A Singular Honor for E.D. Hirsch

by Robert Pondiscio
June 27th, 2012

It’s a proud day for Core Knowledge.

From the Education Commission of the States today comes word that Core Knowledge founder E.D. Hirsch, Jr., will be the recipient of its James Bryant Conant Award in honor of his “decades of work in developing and spreading the idea that students become proficient readers and learners only when they also have wide-ranging background knowledge.”

Hirsch joins a distinguished list of education luminaries to have received the Conant Award, including Supreme Court Justice Thurgood Marshall, Sesame Street creator Joan Ganz Cooney, the Children’s Defense Fund’s  Marian Wright Edelman, Senator Claiborne Pell, Fred Rogers, and Ted Sizer.

“For decades, Dr. Hirsch has been a thoughtful contributor to understanding how kids learn and helping our educational system better meet their needs. He is truly deserving of the Conant Award,” said ECS President Roger Sampson in a statement announcing the accolade.

Hirsch burst into the public eye with his surprising 1987 best-seller Cultural Literacy.  With his subsequent books The Schools We Need and Why We Don’t Have Them, The Knowledge Deficit, and The Making of Americans, he solidified his reputation as one of the most influential education reformers of our time.

What fewer people know about Hirsch is that long before Core Knowledge, he was an influential literary critic and English professor who made a sudden and unexpected turn into K-12 education reform.  A 2008 piece in the Chronicle of Higher Education, Mark Bauerlein described Hirsch’s growing awareness that  “literary theory and literary study were drifting ever farther from the pressing intellectual needs” of college students, and Hirsch’s unanticipated response.

“There was no apparent reason for Hirsch to do anything else except stay on track, continue the theory debate, publish in Critical Inquiry, field job offers and lecture invitations, and train the next generation of literary critics and theorists. But he changed focus and slid down the education ladder….He turned to primary education, dedicating his life, and lots of income, to improving the system.”

Hirsch has often told the story of being “shocked into education reform” while doing research on written composition. Conducting research at a pair of colleges in Virginia, he discovered that while the relative readability of a text was an important factor in determining a student’s ability to comprehend a passage, an even more important factor was the student’s background knowledge.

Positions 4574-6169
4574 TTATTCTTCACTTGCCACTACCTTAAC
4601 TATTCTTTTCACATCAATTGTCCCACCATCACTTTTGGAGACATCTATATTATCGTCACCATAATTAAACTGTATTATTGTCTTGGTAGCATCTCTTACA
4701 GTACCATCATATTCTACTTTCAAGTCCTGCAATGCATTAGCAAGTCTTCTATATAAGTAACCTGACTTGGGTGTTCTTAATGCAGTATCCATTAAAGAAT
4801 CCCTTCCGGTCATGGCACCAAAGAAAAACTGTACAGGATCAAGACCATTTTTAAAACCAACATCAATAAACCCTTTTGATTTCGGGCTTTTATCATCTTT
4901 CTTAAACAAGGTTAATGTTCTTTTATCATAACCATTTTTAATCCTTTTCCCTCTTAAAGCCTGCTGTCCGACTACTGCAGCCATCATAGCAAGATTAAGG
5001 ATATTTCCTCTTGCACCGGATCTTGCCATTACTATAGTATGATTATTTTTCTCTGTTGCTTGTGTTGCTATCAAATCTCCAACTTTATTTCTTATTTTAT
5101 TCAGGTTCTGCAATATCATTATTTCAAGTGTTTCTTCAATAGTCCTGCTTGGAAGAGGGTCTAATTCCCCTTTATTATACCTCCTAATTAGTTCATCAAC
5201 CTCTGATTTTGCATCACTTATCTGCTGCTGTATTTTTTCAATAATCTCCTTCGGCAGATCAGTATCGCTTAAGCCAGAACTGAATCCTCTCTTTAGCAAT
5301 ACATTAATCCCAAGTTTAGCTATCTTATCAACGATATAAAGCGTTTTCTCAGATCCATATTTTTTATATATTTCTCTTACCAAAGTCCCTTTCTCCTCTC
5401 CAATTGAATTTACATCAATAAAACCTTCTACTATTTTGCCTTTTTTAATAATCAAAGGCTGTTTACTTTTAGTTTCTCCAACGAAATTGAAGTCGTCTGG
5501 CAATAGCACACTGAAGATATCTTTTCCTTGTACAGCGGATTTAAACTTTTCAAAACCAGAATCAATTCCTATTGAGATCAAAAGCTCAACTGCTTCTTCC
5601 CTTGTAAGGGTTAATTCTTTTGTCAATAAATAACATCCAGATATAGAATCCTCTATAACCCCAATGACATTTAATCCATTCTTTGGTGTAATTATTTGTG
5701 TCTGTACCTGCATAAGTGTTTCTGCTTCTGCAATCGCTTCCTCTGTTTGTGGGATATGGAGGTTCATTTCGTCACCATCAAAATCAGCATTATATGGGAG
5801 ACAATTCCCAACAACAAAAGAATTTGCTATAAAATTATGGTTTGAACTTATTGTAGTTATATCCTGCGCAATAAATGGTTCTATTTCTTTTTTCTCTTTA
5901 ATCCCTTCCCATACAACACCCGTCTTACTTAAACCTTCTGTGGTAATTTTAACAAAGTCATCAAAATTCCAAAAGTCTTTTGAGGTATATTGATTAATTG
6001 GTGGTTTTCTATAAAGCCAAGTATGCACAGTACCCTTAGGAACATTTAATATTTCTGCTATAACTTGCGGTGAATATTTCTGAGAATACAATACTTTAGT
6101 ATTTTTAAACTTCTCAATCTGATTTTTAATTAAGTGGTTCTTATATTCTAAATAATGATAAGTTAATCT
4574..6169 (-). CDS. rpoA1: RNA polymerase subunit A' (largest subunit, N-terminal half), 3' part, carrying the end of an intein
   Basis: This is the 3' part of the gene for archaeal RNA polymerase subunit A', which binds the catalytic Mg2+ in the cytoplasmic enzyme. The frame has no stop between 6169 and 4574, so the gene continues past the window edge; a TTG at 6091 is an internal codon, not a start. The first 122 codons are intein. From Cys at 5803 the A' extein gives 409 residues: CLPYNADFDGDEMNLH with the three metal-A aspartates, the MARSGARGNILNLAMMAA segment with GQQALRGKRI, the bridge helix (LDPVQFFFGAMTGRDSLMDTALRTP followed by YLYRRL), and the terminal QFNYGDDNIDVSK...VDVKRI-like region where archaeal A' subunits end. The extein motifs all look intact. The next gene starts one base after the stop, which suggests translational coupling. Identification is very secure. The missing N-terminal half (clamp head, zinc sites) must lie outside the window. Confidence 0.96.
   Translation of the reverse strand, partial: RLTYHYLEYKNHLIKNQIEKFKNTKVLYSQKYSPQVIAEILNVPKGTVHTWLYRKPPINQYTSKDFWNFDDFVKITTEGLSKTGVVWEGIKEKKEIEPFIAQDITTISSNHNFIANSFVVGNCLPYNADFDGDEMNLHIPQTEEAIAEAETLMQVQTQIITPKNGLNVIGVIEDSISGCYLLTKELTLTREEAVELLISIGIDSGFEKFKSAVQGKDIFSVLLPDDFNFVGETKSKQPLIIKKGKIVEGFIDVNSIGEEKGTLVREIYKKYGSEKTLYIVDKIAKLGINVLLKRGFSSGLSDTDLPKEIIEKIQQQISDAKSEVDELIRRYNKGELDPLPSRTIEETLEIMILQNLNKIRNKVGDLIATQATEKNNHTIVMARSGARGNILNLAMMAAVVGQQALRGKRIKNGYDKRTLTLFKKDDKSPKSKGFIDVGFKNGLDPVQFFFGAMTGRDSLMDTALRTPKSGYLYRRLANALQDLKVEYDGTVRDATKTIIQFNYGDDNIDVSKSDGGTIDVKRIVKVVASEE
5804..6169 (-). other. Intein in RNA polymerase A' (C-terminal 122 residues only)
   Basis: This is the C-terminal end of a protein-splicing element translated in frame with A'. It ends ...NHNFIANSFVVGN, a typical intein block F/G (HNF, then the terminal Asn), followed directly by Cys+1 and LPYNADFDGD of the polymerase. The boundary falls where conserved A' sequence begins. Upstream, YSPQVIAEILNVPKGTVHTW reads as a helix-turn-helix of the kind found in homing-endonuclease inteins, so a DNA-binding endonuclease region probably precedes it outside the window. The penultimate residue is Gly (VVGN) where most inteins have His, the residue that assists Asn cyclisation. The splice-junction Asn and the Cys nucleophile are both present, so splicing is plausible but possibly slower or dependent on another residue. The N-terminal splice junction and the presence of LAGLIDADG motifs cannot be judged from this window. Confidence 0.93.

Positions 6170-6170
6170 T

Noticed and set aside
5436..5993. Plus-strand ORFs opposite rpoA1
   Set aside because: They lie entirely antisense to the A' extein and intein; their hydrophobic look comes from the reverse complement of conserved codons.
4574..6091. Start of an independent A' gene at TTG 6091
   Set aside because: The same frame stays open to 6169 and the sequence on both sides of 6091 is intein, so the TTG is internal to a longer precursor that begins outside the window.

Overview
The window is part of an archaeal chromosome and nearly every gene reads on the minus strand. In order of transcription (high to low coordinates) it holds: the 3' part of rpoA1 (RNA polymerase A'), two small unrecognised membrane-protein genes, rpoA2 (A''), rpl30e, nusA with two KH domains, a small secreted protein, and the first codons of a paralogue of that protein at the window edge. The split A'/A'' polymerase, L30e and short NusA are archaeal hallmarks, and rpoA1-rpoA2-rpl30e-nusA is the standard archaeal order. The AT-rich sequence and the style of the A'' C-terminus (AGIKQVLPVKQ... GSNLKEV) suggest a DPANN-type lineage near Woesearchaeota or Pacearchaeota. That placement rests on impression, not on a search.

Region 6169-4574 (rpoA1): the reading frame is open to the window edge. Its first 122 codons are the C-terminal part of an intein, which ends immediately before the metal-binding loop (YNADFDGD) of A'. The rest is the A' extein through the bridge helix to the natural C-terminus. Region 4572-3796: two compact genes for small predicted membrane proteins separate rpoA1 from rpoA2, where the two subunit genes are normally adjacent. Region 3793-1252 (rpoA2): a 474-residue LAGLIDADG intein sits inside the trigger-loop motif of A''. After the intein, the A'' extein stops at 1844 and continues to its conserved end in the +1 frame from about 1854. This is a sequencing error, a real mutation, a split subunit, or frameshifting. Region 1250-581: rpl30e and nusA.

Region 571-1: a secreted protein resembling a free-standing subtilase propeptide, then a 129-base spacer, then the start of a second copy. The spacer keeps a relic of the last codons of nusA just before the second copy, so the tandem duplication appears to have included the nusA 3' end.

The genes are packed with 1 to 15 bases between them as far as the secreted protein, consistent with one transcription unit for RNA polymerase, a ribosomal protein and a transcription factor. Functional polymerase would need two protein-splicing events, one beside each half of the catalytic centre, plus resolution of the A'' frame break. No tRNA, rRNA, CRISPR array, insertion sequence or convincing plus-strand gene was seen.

“African-American students at a Richmond community college could read just as well as University of Virginia students when the topic was roommates or car traffic, but they could not read passages about Lee’s surrender to Grant,” Hirsch recalled. “They had not been taught the various things that they needed to know to understand ordinary texts addressed to a general audience. The results were shocking. What had the schools been doing? I decided to devote myself to helping right the wrong that is being done to such students,” he said.

Thus was born Hirsch’s concept of cultural literacy—the idea that reading comprehension requires not just formal decoding skills but also wide-ranging background knowledge. He founded the Core Knowledge Foundation in 1986, and a year later brought out Cultural Literacy, which remained at the top of the New York Times best-seller list for more than six months.

Hirsch will receive the Conant Award at the ECS National Forum on Education Policy in Atlanta on July 10.  ECS’s announcement can be found here.

An extraordinary and richly deserved honor.


  1. This is splendid news. Congratulations to Hirsch, and kudos to the ECS.

    Comment by Diana Senechal — June 27, 2012 @ 2:26 pm

  2. Congratulations to Prof. Hirsch, this is well deserved indeed. I remember reading his book “Cultural Literacy” just as I started college, and found it fascinating. Today, today as a homeschooling parent, I am happy to have the Core Knowledge Foundations books “What Your — Grader…” available. (I just wish the series would continue through 12th grade!) Prof. Hirsch has made such an impact on education, but only on those who will listen, which doesn’t appear to include the education establishment.

    Comment by Laura — June 27, 2012 @ 4:18 pm

  3. Wonderful news! The more attention Core Knowledge gets, the better.

    Lucy Calkins is gonna be pissed!

    Comment by alamo — June 27, 2012 @ 8:39 pm

  4. More than richly deserved!

    Comment by Peter Meyer — June 28, 2012 @ 1:58 pm

  5. Hirsch is an inspiration; Cultural Literacy is by my bedside.

    Comment by S. Bridget — June 28, 2012 @ 3:51 pm

  6. Congrats for the award.

    Although ECS is not my favorite organization. I am tired of having to tell legislators that the info they got from ECS is not true.

    I wish they would use their ability to push a common message about education to the states to get around the 10th Amendment to create a mandate for CK.

    Much better than all this social and emotional learning that’s been quietly embedded.

    Knowledge first, not feelings, is not a bad slogan.

    Comment by StudentofHistory — June 28, 2012 @ 5:21 pm

  7. A richly deserved honor, indeed.

    Who would have ever believed an individual who pushed for the acquisition of knowledge would be an aberration in the world of education and singled out for his relatively outside the box philosophy?

    Congratulations, Don Hirsch. You are to be commended for your tireless efforts.

    Comment by Paul Hoss — June 29, 2012 @ 5:44 am

  8. Congratulations to Dr. Hirsch for this well-earned recognition. I will always be personally grateful for his role in providing a great education for my own kids at their Core Knowledge schools.

    Hirsch’s work on education is a great illustration of the Wisconsin Idea in practice, which advocated that public universities broadly serve the people of their state: “…to the government in the forms of serving in office, offering advice about public policy, providing information and exercising technical skill, and to the citizens in the forms of doing research directed at solving problems that are important to the state and conducting outreach activities.”